Editor’s Note: This is the eighth in a series of interviews with artists that will continue indefinitely, without direction, and outside any one person’s control. The artists are asked seven questions about their art and their ideas about art. The questions are blunt, but open-ended enough to be answered in any way the artist chooses. The final question is a request for the artist to select the next artist to be interviewed — anyone they wish, well-known or unknown, working in any medium, anywhere — any artist whose work they think highly of, an artist deserving the same public interrogation.
I crossed my fingers and wrote as persuasively as I could when asking Des Lawrence for an interview. The artist Tom Chamberlain, who picked him, warned me, “there’s a possibility he might refuse; it’s hard, but worth it, getting him to talk about his work.” Indeed, there is nothing on the internet written or said by him. I know of nothing in print.
Lawrence considers his work a kind of history painting, which is a genre rarely explored in contemporary art. This likely relates to his childhood, having been raised in what felt like to him “a different century.” His work is precise in its fidelity to the found images he draws on, flattening space when required, though none of his works have the iciness of photorealism. His paintings, instead, feel and look like real paintings and, by virtue of that, carry out the humanity of his subjects and their past.
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Rob Colvin: Why did you become an artist?
Des Lawrence: Let’s face it, everything starts with childhood. My upbringing was pretty eccentric, like I was brought up living in a different century. So I took up drawing as a kind of defiance. I drew a lot. It was a way of protecting my own personal space. “Go away, leave me alone, I’m drawing”. And it worked. They kept their distance and what’s more, let me get away with other stuff because I was “artistic”!
Somewhere along the line, pride crept its way in and plastered over a lot of insecurities with a bit of fragile self worth. Then I was hooked. You don’t really choose it, you just doggedly avoid all the other career paths that come your way. After a while even those opportunities dry up and you just have to trust yourself and go for it.
RC: How would you describe your development and what you are doing now?
DL: For the last 15 years I have had a multidisciplinary practice creating an ongoing series of works from current newspaper obituaries. This has resulted in texts, paintings, photographic media in the form of projections, sculptures, and silverpoint drawings that oxidise over time. All artists need something to ground their work in and this continuous series has given me broad parameters. It pulled together a number of themes I was fascinated with: art as memorial, history painting, biography and portraiture, whilst also rooting itself in the passage of time.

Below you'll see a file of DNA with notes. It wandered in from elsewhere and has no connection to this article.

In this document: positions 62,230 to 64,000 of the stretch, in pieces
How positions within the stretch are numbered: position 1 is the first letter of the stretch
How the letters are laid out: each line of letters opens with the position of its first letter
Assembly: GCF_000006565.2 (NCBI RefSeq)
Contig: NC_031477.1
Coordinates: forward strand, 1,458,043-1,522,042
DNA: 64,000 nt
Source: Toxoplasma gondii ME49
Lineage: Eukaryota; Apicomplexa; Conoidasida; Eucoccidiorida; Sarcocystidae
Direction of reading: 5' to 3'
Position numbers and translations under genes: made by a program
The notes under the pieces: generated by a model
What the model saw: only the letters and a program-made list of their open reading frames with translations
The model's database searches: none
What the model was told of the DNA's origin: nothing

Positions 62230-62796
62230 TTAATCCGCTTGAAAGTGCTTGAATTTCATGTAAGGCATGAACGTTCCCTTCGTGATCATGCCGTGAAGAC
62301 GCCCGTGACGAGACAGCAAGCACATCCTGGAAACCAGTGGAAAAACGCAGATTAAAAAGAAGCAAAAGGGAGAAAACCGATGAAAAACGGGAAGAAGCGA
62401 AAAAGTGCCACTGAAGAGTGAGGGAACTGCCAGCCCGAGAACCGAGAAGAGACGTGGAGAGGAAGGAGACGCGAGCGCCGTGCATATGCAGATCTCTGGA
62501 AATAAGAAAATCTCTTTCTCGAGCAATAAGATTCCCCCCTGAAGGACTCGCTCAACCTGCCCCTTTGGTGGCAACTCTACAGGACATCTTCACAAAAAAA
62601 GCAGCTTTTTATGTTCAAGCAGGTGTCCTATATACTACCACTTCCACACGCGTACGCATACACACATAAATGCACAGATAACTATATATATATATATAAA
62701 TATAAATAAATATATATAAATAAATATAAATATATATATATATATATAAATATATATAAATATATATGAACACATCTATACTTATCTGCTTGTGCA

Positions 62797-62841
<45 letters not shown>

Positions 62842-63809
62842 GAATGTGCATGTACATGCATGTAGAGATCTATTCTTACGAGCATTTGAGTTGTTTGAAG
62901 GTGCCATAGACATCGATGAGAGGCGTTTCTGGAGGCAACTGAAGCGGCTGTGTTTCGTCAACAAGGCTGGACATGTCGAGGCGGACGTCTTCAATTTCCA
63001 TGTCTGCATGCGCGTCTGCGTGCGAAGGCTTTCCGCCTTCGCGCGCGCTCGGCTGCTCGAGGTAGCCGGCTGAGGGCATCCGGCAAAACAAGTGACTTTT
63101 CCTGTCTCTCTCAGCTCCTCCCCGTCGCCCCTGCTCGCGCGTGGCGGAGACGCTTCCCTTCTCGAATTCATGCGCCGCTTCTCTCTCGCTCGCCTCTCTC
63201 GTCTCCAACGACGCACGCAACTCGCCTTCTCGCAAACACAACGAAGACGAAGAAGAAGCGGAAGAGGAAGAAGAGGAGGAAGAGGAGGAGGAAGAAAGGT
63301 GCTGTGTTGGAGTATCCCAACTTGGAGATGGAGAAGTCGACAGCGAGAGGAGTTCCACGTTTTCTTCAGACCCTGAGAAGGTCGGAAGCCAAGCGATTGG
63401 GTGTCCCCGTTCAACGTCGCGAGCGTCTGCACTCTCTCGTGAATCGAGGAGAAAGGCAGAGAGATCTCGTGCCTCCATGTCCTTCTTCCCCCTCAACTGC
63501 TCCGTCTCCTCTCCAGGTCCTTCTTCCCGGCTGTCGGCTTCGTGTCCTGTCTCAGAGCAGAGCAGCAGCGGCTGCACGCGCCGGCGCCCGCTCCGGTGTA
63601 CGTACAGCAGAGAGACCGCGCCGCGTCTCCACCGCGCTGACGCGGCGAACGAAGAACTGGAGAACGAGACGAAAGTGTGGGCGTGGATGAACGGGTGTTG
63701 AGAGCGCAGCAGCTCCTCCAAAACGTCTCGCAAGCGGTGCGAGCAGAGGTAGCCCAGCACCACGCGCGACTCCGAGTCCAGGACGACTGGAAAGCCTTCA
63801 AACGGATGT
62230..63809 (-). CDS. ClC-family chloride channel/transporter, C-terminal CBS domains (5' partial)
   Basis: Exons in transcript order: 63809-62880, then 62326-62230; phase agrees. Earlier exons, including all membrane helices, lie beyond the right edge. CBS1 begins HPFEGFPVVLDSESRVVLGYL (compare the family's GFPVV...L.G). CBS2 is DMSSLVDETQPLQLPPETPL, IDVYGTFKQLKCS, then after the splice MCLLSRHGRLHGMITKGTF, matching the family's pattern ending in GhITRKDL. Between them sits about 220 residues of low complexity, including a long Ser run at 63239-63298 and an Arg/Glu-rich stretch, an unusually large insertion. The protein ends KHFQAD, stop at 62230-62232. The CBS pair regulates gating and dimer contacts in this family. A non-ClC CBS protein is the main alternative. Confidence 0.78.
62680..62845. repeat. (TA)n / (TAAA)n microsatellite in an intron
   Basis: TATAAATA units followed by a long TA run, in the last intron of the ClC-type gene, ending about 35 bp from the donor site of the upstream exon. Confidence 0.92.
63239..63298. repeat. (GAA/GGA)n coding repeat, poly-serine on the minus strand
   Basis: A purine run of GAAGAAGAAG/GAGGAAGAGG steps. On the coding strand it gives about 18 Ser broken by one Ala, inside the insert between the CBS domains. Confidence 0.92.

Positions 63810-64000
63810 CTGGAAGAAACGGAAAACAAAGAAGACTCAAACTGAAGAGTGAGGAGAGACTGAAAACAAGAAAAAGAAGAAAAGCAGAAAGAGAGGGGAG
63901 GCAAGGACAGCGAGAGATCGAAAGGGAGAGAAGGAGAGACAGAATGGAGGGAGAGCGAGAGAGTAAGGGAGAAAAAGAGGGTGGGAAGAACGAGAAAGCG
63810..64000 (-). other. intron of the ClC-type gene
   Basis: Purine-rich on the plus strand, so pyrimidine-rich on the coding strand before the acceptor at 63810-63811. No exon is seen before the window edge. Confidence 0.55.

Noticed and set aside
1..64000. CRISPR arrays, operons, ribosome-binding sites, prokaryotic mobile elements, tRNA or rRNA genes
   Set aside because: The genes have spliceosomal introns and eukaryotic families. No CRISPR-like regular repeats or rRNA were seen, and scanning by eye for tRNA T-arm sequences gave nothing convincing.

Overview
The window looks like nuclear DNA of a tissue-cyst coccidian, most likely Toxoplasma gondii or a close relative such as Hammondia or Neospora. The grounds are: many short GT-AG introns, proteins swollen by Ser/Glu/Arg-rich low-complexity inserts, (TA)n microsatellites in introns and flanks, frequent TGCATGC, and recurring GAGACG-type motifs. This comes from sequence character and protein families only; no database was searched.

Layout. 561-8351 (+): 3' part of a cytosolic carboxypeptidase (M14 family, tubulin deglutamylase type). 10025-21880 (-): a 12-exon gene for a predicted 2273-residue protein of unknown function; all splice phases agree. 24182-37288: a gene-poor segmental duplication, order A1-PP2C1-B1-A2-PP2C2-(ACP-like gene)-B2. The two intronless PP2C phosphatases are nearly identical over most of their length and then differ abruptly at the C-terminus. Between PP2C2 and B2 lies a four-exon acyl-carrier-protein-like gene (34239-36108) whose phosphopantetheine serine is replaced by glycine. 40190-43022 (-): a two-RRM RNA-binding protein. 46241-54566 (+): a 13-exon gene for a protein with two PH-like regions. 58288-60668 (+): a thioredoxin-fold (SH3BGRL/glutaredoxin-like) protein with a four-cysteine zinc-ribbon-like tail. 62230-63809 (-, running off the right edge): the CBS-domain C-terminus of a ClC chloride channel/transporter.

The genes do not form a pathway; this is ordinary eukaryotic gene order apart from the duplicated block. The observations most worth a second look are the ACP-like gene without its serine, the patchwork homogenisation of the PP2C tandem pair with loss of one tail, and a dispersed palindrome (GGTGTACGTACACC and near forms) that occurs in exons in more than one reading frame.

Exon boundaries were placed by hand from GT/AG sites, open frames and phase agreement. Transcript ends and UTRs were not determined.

In terms of development, it started as a deliberate strategy to limit any freedom of expression. I was trying to be journalistic, neutral and repetitive. Inevitably though, and maybe it’s just getting older, but I wanted to indulge myself a bit more, to be generous with what I made. So the obituary idea has become a starting point to launch an expanding barrage of ideas and stories.
RC: Have you been influenced by anyone or anything in particular?
DL: When I was at art school I certainly struggled to get beyond the influences of, say, Richter or Tuymans. Some artists work can leave their mark on you in a way that’s hard to hide. There are other influences though that just get under your skin and pop up when you are least expecting them. For me these might include Vija Celmins, Stephen Shore, Thomas Struth, Terence Mallick and perhaps more unusually early Renaissance art.
In terms of “things” that might influence me, the internet has been a very timely influence on what I am able to do. The scatological way word/image logic gets played out in a search engine really appeals to me. Only a decade ago I would trawl through dusty old picture archives with very little reward. Now I can follow a train of thought and there is always an unexpected visual parallel to hand.
RC: What challenges are unique to your process?
DL: Firstly uniqueness doesn’t sit very well with me; it’s just not my thing. I do have particular traits that fuel my work. Like Tom Chamberlain, I am unnaturally fixated on the microscopic subtlety of a surface. Our myopic tendencies go way beyond what a reasonable audience can be expected to see, but for me that doesn’t matter.
Of course the biggest challenge of all is retaining a belief in what you do. Things have to look like they need to be made, and that that there is something at stake in making them.
RC: If you could own any work of art what would it be?
DL: I would go for Michelangelo’s Pieta (in St Peters). It’s so radical to portray a mother much younger than her dead son. And to pose it in a traditional Virgin and Child genre, makes it a painful and profound experience. It would look good in my tiny living room.
RC: So what is art anyway?
DL: I had a dream a few nights ago where an old man with a white beard told me what art was. When I woke up I couldn’t remember what he had said.
RC: Who should be interviewed next?
DL: I would like to pass on the interview to a London based painter, John Wilkins (known as WIL).